Green Alliance Proposes 5-Year Plan for UK Bus Services

During the UK’s Decarbonising Transport Week in 2024, Rosie Allen, Policy Advisor at Green Alliance, presented a costed 5-year plan for increasing ridership and decarbonising England’s bus fleet.

The event highlighted the findings from Green Alliance’s report: ‘A bus revolution: driving up prosperity across the regions,’ which has since been published.

Buses remain the most used form of transport across the UK

During the event’s opening, Peter Stephens, Policy and External Affairs Director at Stagecoach underlined that buses remain the most used form of transport across the country, with over three billion journeys being made by bus in the UK in 2022. As a result, buses are the backbone of mobility for many communities, connecting people to jobs, education, healthcare and businesses.

However, for the UK to meet its target for net-zero emissions, bus ridership arguably needs to grow further. Indeed, a modal shift where people take fewer journeys by car remains crucial for reducing emissions.

Rosie Allen, Policy Advisor at Green Alliance therefore asserted that viable green alternatives must be delivered to encourage people to travel by public transport.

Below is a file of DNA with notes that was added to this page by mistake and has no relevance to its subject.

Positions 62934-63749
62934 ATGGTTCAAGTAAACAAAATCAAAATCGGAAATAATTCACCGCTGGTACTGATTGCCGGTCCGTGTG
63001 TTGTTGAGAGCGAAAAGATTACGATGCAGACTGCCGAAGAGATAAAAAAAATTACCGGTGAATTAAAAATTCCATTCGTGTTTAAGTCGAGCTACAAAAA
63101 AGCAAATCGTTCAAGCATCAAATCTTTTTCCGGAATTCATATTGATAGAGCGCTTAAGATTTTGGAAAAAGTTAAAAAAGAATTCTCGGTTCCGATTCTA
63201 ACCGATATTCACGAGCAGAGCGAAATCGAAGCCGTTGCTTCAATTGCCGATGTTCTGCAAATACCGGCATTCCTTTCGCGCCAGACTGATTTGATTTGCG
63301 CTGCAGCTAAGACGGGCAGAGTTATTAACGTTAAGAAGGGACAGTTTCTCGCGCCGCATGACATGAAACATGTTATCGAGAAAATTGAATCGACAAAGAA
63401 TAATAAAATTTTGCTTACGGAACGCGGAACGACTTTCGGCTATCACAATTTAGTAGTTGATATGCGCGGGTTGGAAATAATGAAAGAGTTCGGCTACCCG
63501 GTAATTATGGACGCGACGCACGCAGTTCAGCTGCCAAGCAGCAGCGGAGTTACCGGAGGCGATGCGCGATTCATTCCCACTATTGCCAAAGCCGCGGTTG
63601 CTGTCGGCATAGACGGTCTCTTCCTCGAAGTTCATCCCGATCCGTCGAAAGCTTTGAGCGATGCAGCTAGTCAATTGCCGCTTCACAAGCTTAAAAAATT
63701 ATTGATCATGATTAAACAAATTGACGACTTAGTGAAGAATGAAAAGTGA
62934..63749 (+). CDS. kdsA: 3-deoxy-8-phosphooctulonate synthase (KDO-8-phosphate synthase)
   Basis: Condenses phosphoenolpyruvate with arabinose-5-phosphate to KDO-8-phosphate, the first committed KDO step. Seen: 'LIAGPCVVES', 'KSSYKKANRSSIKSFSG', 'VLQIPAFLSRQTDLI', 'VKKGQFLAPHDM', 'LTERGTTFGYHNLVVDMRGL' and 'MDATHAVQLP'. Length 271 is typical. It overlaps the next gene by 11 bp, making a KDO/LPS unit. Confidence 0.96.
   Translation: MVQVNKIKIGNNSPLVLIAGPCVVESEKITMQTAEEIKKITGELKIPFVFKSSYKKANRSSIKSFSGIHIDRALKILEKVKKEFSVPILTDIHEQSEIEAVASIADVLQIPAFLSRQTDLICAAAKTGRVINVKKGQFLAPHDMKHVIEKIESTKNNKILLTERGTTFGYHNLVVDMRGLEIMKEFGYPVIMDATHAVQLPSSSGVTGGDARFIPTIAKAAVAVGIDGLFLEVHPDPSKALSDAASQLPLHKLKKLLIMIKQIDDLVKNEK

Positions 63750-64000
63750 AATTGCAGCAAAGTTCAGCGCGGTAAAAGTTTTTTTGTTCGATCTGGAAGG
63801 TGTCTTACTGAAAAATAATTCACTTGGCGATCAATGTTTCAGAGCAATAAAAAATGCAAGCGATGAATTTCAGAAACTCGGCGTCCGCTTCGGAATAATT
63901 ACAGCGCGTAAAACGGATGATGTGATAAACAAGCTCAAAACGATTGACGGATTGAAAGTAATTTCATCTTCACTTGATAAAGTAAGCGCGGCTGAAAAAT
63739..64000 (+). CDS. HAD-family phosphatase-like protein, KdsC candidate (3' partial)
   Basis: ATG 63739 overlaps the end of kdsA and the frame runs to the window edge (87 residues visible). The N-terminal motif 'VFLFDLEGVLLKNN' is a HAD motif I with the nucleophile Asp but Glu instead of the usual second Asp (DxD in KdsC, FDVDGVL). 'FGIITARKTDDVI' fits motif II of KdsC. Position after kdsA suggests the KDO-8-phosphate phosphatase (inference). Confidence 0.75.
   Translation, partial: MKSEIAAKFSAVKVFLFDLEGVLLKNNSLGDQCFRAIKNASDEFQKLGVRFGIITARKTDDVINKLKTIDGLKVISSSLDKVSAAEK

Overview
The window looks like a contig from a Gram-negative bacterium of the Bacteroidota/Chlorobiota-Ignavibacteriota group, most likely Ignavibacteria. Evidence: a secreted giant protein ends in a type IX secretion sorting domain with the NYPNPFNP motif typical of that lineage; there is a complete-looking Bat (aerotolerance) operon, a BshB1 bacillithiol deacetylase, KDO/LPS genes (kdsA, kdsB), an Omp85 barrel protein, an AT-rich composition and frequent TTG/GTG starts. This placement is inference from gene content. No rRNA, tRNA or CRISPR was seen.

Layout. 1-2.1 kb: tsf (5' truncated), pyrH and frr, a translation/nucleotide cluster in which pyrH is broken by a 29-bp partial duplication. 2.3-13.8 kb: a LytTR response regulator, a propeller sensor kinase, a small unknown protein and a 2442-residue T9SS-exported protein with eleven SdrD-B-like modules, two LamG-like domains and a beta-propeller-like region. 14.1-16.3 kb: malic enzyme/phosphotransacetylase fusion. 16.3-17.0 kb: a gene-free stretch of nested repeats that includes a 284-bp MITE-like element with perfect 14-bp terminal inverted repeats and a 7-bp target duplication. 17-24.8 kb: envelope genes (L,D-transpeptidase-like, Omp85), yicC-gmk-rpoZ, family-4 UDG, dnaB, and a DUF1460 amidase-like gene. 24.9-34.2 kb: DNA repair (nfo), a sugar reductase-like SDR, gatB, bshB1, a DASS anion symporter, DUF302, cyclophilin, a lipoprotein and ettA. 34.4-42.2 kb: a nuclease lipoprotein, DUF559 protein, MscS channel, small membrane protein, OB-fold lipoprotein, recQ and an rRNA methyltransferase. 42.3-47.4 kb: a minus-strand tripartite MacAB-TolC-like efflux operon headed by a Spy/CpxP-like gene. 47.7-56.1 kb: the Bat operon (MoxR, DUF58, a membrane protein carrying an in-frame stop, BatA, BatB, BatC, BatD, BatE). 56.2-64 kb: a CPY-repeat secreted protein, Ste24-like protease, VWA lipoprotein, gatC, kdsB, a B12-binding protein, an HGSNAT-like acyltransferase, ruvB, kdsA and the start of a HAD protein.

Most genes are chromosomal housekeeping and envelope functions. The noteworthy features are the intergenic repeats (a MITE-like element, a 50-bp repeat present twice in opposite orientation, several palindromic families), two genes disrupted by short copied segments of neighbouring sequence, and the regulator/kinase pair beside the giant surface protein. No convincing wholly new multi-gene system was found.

In response to this need, Green Alliance’s new report considers how buses can be leveraged to form a sustainable alternative for travel that is desirable, reliable and affordable.

Over the last year, bus services and routes have been reduced drastically, with nearly one in five bus routes cut in 2022 alone. Meanwhile, the number of bus miles travelled has reduced by nearly a quarter since 2010.

To reverse this decline, Green Alliance has set out a series of policy recommendations within its 5-year parliamentary plan for transforming the nation’s bus services.

Year 1

In Year 1, the plan recommends setting a 1 GBP fare cap for five years, building on the success and simplicity of the current 2 GBP fare cap. However, in contrast, this initiative aims to avoid the piecemeal extensions of the current scheme to provide operators with the confidence to invest in the future thanks to consistent revenue expectations.

The 2 GBP bus fare cap was introduced in January 2023
The 2 GBP bus fare cap was introduced in January 2023

In addition, it recommends legislating bus governance so that all local transport authorities across England can franchise their bus services, rather than exclusively mayoral combined authorities.

It also recommends streamlining the franchising process and lifting the current ban on creating new municipal bus operators.

Finally, Green Alliance is calling for budgets for local authorities to spend on buses to be set for five years. This will remove the unpredictability regarding what funding will be available when to facilitate ambitious local leadership.

Year 2

In year 2 of the plan, Green Alliance considers how such improvements will be funded and suggests reviewing and reprioritising current road spending. This would involve an independent panel that would review all current and future road-building projects to align with net-zero targets, rather than projects taking us further away from sustainable transportation.

To further support the journey to net zero, year 2 also prioritises decarbonising the existing fleet of buses. This could be done through a scheme that continues the work of the Zero Emission Bus Regional Area (ZEBRA) scheme, which is set to end in 2025.